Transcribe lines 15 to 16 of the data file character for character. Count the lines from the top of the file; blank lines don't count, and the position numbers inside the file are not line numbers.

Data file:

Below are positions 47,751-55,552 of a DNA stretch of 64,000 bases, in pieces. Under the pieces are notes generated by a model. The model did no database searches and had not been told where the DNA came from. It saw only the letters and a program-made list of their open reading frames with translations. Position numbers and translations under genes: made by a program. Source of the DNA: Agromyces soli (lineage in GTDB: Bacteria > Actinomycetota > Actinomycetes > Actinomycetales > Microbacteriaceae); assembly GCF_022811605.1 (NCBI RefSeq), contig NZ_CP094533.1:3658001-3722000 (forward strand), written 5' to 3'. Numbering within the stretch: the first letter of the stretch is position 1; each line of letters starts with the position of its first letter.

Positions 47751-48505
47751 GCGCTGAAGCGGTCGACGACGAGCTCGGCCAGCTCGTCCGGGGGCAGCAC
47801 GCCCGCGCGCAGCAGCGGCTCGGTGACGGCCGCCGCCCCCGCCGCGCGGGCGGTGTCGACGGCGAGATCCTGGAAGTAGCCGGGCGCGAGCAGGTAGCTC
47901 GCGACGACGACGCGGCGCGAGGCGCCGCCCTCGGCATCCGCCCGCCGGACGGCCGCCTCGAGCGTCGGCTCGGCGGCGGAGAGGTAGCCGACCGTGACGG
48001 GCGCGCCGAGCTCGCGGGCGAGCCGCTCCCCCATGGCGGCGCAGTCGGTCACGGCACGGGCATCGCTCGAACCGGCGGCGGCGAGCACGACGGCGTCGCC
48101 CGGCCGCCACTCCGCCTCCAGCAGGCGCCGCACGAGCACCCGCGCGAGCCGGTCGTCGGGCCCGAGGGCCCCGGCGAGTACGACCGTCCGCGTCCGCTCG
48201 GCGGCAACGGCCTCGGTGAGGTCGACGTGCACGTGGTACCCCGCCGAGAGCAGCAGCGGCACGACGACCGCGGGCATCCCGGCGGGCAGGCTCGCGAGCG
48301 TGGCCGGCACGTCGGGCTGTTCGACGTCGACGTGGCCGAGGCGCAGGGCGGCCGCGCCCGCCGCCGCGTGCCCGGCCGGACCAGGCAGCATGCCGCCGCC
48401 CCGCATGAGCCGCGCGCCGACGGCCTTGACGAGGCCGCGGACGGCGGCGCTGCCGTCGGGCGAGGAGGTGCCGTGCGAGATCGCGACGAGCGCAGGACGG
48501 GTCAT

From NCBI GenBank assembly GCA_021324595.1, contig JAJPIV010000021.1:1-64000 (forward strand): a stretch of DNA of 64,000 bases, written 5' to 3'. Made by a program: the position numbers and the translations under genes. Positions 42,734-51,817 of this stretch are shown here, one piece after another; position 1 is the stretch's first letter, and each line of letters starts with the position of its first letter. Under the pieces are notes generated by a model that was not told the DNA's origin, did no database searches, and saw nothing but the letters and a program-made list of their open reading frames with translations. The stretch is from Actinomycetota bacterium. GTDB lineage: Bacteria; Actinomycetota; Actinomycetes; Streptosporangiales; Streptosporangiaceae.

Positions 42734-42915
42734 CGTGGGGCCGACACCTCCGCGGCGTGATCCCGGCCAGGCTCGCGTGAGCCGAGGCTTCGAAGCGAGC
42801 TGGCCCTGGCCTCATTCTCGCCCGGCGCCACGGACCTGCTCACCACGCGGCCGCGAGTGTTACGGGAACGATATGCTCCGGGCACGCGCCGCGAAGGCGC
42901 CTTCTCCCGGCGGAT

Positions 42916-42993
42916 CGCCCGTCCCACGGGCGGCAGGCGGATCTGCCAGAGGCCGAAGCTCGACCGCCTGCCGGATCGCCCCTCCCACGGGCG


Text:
42801 TGGCCCTGGCCTCATTCTCGCCCGGCGCCACGGACCTGCTCACCACGCGGCCGCGAGTGTTACGGGAACGATATGCTCCGGGCACGCGCCGCGAAGGCGC
42901 CTTCTCCCGGCGGAT